Is Obama's re-election bid really in trouble?

Forget the noisy declarations about lousy economic news sinking Obama’s re-election. The president is still on track for a second term 

Robert Shrum

This was Anthony Weiner’s week, although not in the way the perennially frenetic congressman had long coveted. But Weiner’s moment will pass, just as he soon will, even as the juvenilia of his tweeted private parts and pecs linger uncomfortably in memory and irrepressibly among the late night comics. This wasn’t tragedy, but farce: Not someone great brought down by a Shakespearean flaw, but an avatar of ambition and opportunism undone by cyberspace perversion. The cable celebrity became the internet incarnation of the dirty middle-aged man in a raincoat desperate to expose himself. Weiner apparently was determined to prove that nomenclature is destiny.

But long after the tabloids turn elsewhere, the puns have faded, and the next scandal has titillated and finished, what will endure after this remarkable week is the emergence of a consensus that Barack Obama could lose next year. Until now, and even among many Republicans who uttered it only behind closed doors, there was a sense that, amid a gradually strengthening if not yet popularly perceived recovery, against a weak Republican field most notable for those who opted not to run in 2012, the president was pretty much on course for re-election. Then, while Weiner was being forced from belligerent lying to Breitbarted confession, three other stories recast the prevailing outlook on the presidential campaign.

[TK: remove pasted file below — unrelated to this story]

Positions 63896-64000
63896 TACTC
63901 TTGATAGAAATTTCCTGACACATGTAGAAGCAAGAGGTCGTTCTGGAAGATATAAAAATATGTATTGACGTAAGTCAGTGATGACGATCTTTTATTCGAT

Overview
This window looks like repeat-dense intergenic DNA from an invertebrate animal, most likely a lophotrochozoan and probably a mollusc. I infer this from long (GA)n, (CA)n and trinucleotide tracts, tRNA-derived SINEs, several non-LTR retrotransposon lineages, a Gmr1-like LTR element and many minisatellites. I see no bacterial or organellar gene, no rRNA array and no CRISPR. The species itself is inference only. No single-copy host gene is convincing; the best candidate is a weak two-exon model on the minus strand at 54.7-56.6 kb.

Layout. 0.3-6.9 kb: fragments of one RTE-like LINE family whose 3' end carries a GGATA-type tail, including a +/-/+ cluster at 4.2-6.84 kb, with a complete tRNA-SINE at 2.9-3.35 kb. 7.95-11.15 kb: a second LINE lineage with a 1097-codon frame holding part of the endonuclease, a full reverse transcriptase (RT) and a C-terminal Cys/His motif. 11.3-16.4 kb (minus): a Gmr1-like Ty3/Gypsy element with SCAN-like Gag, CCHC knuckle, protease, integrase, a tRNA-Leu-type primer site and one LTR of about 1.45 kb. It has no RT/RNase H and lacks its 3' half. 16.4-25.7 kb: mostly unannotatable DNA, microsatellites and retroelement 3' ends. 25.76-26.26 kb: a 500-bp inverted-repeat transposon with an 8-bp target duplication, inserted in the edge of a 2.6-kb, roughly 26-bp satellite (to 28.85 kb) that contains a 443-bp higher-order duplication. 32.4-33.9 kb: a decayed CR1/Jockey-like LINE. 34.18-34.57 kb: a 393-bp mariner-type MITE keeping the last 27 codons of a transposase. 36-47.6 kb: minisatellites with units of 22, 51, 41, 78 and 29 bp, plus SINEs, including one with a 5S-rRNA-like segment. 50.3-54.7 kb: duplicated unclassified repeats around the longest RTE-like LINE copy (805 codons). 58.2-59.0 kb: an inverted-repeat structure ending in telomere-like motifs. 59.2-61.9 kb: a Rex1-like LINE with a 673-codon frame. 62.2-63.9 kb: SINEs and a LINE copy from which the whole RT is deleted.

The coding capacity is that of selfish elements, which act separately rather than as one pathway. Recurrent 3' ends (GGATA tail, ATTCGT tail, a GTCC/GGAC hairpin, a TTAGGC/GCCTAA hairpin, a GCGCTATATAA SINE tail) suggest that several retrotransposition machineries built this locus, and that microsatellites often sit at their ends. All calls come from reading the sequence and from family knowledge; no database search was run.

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Robert Shrum has been a senior adviser to the Gore 2000 presidential campaign, the campaign of Israeli Prime Minister Ehud Barak, and the British Labour Party. In addition to being the chief strategist for the 2004 Kerry-Edwards campaign, Shrum has advised thirty winning U.S. Senate campaigns; eight winning campaigns for governor; mayors of New York, Los Angeles, Chicago, Philadelphia, and other major cities; and the Democratic Leader of the U.S. House of Representatives. Shrum's writing has appeared in the Los Angeles Times, The New York Times, The New Republic, Slate, and other publications. The author of No Excuses: Concessions of a Serial Campaigner (Simon and Schuster), he is currently a Senior Fellow at New York University's Wagner School of Public Service.